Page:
It will be a year this weekend since my big break.
At the time, as you know, I just kept going. I was nearly a week in hospital with a broken arm on two hourly morphine until the surgeon with the right skills was available to help me. I knew the bone had delaminated but what I had forgotten was that the ball at the top of the bone, which fits into the socket, had completely sheared off. I was reminded this week because I was sorting out my elderly emails and discovered the photo taken from the hospital computer screen.
Looking at it now I can see why I can still feel (and always will feel) the head of the big screw that goes right down through my shoulder blade, through the ball and locates into the top of the long metal nail which comes up right through the middle of the bone. It has four other screws going sideways through it, which fortunately I cannot feel, these anchor the slices of bone and the net which gathered the bone fragments up to the nail.
No wonder I felt so awful throughout the autumn. I did of course also have cancer at the time, which might be why the bone took so long to heal.
Incredibly it has. I have worked out whenever I could, despite all the other stuff after the surgery in January. A year after the break, in spite of the idiot young doctor who told me I would always be disabled, I am very nearly back to normal. As it is summer I am carrying watering cans in my right hand and lifting them up to water hanging baskets. I have less and less pain, mostly just big twinges in the morning getting moving. I still have difficulty getting my arm up my back, which mainly causes problems dressing and with fastening necklaces and putting curlers in my hair. You’d be amazed at the stuff I can do with my left hand now. That old joke about: I’d give my right arm to be ambidextrous, turned out to be true for me.
Samuel Pepys gave thanks each year on the anniversary of the time he was ‘cut for the stone’. I think I shall do the same, I feel lucky to have survived such a big break. I feel lucky that I had polymyalgiarheumatica 17 years ago and was allergic to steroids so had to work out every day for 17 years. Other people in the shoulder class at the hospital found the working out so hard I suspect many of them only did it once a week in the class and consequently did not recover much mobility. It was easier for me, I was used to working out when it hurt and knew how much to push myself and when to rest. I also had the advantage of a home gym. I could never afford to join a proper gym, I just bought a piece of equipment every January when the shopping channels did their New Year New You. I keep it all behind the living room door beside the fireplace. It’s not very Homes and Gardens but it actually gets used each and every day and I have enough stuff not to get bored. For this break, as well as the hospital exercises mostly done with a stick (which is the stick you put in the handle of the paint roller to reach the ceiling), I have a captive ball in a wheel that you spin, a thing like a spinning cylinder on string that you pull to make it whirr, weights, weighted gloves and a vibrating weighted stick. I ring the changes and have found another piece I can make move, or move in a different way, almost every week recently.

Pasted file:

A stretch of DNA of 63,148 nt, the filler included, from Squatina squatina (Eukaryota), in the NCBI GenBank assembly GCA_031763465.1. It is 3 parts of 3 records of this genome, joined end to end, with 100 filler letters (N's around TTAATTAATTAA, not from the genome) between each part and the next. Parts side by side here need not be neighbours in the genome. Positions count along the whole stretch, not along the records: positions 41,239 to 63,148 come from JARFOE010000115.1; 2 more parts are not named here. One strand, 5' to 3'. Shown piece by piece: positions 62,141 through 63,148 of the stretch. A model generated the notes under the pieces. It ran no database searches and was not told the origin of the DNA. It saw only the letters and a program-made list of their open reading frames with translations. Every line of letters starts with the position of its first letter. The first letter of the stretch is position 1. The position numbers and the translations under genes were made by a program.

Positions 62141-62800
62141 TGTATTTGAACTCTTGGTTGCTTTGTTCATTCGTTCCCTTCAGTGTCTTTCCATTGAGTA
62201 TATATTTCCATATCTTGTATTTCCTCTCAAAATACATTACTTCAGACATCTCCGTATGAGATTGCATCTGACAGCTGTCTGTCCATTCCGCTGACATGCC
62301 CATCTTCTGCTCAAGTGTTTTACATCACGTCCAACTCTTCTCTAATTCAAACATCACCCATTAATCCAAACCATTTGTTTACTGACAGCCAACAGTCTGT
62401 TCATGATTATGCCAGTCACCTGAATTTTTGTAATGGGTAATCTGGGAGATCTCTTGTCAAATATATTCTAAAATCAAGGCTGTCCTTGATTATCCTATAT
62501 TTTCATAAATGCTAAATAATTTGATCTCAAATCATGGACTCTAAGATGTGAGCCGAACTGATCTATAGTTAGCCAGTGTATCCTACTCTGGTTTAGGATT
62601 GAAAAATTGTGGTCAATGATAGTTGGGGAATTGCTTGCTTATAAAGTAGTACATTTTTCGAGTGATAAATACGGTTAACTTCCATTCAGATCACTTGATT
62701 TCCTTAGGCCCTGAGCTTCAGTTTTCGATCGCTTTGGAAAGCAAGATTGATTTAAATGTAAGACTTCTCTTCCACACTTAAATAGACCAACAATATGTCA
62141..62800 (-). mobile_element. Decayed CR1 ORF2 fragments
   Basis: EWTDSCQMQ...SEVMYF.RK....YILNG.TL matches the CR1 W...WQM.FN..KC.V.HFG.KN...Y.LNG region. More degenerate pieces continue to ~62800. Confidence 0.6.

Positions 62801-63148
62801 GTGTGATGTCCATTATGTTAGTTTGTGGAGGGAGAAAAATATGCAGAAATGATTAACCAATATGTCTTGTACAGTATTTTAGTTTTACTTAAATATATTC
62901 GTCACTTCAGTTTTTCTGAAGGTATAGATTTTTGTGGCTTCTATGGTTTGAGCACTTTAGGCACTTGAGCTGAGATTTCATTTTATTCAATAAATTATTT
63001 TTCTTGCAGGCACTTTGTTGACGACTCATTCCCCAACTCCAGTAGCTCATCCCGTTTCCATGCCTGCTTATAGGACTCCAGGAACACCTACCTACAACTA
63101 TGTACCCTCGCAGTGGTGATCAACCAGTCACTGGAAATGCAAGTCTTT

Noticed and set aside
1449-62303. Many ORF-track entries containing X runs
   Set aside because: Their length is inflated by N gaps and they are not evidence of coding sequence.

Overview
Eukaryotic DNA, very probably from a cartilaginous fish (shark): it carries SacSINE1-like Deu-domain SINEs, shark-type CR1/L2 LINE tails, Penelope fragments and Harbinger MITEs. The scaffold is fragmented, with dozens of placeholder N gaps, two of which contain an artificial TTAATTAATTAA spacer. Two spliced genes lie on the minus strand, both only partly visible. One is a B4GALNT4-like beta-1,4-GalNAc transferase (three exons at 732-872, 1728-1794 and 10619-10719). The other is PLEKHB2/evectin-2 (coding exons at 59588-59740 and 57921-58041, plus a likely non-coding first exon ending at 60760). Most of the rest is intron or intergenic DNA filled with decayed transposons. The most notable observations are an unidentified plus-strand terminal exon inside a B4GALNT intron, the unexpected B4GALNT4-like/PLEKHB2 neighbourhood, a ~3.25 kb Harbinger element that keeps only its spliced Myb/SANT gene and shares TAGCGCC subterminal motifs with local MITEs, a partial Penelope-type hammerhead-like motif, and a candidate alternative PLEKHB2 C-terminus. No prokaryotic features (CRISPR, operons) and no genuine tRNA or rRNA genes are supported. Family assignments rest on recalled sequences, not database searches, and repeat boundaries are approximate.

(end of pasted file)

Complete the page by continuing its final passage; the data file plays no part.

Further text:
I am also incredibly lucky that my next door neighbour is an orthopaedic surgeon who came to my aid and told me which surgeon to wait for and to wait. They tried to cart me off to the theatre to someone else on occasions and despite being off my head on morphine I insisted that I wait because I believe in my next door neighbour.
Recovery from illness and injury, while you are hoping it will happen and working towards it, is an article of faith. I didn’t believe how badly damaged I was, I think I blanked it out to survive, it was the second worst break in the history of the hospital, I do remember several people telling me that. Then again, I might have been despairing and more impatient had I not had all the dreadful business with the cancer, the cancer surgery going wrong, the appalling oncologist, the utter despair following and all that stuff to keep me occupied. That stuff still gives me bad days.
It also does seem incredibly unlucky with hindsight to have had such a bad break followed by cancer, either one would have been quite enough. If I had not had such a tough upbringing and such a difficult mother, I could at any point have caved in and given up. If I had given up on the exercise I would not be strolling round the garden with watering cans now and if that were the case do you know what I would have?
Yup, withered flowers.
I am a little flower and I am still in bloom and thankful for it. And you know what sort of flower I am don’t you?
Self raising (especially the right arm).